CHCS Brief: Using Medicaid to Pay for Health-Related Supportive Services: Early Lessons

NYAPRS Note: The Center for Health Care Strategies (CHCS) has released a brief that outlines some of the initial lessons learned from a number of states that are testing models, as part of their Medicaid plans, that include supportive services. These services have a positive impact on the social determinants of health, which NYAPRS has long embraced and advocated for as critical components of recovery.   

 

Using Medicaid Resources to Pay for Health-Related Supportive Services: Early Lessons

 

Although 95 percent of the nation's health care spending is for medical services, roughly 50 percent of preventable deaths are attributable to non-medical factors such as social circumstances, environmental issues, and individual behaviors. State policymakers increasingly recognize that addressing the social determinants of health is a critical component for both improving outcomes among Medicaid beneficiaries and reducing health care spending. Accordingly, a number of states are testing models that incorporate supportive services into their Medicaid state plans.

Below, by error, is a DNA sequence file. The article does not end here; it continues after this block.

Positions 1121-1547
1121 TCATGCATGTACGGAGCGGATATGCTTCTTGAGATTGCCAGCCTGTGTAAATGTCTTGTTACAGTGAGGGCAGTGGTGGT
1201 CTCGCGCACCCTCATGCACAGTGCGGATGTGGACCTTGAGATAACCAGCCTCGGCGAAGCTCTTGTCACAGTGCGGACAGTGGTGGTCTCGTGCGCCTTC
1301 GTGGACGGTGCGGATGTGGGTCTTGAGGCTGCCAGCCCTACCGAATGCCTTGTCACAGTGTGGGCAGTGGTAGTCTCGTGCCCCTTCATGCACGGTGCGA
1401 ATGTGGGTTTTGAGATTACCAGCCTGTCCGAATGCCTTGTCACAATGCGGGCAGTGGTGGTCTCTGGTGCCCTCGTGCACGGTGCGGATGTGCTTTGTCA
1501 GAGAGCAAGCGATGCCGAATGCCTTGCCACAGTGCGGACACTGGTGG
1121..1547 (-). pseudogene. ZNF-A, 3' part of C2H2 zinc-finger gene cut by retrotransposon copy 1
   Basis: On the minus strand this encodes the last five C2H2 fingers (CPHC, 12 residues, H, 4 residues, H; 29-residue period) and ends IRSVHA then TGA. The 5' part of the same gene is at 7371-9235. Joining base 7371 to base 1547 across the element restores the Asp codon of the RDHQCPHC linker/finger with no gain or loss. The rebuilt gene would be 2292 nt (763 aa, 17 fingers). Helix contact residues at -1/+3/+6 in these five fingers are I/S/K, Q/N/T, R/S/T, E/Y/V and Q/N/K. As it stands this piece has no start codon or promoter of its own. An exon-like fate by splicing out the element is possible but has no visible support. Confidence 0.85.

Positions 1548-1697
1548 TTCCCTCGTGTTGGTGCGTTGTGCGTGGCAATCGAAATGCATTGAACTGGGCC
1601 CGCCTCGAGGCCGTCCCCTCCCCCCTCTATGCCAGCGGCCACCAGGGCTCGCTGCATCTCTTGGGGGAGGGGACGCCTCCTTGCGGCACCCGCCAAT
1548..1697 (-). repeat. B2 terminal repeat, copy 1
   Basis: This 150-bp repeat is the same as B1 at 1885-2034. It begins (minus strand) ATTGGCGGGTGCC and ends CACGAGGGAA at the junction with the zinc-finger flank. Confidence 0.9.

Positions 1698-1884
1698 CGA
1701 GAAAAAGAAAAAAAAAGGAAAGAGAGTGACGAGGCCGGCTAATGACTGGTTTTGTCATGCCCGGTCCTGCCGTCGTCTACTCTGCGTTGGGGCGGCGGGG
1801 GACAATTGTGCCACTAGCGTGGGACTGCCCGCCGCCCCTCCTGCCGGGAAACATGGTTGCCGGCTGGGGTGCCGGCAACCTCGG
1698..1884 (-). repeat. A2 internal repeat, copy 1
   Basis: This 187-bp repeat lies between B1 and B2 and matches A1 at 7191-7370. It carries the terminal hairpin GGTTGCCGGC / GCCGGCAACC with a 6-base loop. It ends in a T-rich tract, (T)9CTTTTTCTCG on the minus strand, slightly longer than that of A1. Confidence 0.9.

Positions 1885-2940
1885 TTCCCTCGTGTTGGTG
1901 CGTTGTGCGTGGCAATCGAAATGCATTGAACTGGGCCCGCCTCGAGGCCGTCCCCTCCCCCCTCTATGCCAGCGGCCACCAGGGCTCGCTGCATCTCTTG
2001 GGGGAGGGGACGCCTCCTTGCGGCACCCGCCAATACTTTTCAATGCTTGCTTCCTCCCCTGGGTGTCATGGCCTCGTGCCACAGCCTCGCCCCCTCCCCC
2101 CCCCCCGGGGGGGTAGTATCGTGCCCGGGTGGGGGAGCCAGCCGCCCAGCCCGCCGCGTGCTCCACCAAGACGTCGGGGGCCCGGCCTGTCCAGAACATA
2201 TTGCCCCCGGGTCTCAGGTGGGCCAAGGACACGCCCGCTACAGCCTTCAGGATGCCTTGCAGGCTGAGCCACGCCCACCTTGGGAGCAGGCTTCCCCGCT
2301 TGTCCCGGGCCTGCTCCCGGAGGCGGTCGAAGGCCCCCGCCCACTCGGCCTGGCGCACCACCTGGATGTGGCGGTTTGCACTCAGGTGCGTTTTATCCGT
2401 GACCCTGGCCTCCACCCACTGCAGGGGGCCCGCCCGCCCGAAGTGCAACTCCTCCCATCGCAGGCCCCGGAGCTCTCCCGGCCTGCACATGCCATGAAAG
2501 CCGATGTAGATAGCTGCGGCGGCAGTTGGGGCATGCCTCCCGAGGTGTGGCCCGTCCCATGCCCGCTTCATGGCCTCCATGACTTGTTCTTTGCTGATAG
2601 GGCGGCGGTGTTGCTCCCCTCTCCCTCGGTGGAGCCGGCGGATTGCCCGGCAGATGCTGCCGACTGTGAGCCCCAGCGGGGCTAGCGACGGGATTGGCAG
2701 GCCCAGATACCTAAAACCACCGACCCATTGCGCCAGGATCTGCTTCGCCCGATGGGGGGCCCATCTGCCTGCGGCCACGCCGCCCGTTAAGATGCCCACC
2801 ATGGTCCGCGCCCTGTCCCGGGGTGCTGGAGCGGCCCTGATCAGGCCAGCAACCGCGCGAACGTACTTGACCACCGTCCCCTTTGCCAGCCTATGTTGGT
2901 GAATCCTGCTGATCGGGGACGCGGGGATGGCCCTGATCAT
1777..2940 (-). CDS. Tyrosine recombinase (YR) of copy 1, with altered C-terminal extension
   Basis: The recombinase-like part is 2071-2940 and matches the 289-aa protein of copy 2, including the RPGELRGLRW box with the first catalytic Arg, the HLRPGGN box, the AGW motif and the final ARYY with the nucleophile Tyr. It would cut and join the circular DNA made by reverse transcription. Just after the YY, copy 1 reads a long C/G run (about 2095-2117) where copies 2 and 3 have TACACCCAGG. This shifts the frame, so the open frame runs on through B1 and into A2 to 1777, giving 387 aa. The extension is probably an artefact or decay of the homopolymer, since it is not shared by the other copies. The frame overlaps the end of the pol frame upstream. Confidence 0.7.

This brief, made possible by The Commonwealth Fund, explores innovative state strategies for using Medicaid funds to pay for health-related supportive services. Case studies from four states -- Oregon, Vermont, New York and Massachusetts -- plus a snapshot of Utah's model, examine options for providing supportive services within accountable care organizations, health homes, community care teams, accountable communities for health, and other value-based delivery system reforms, as well as implementation challenges. The brief draws from conversations with Medicaid officials, program directors, community providers and other national experts across the country to inform supportive service payment strategies in additional states. 

 

View the brief >>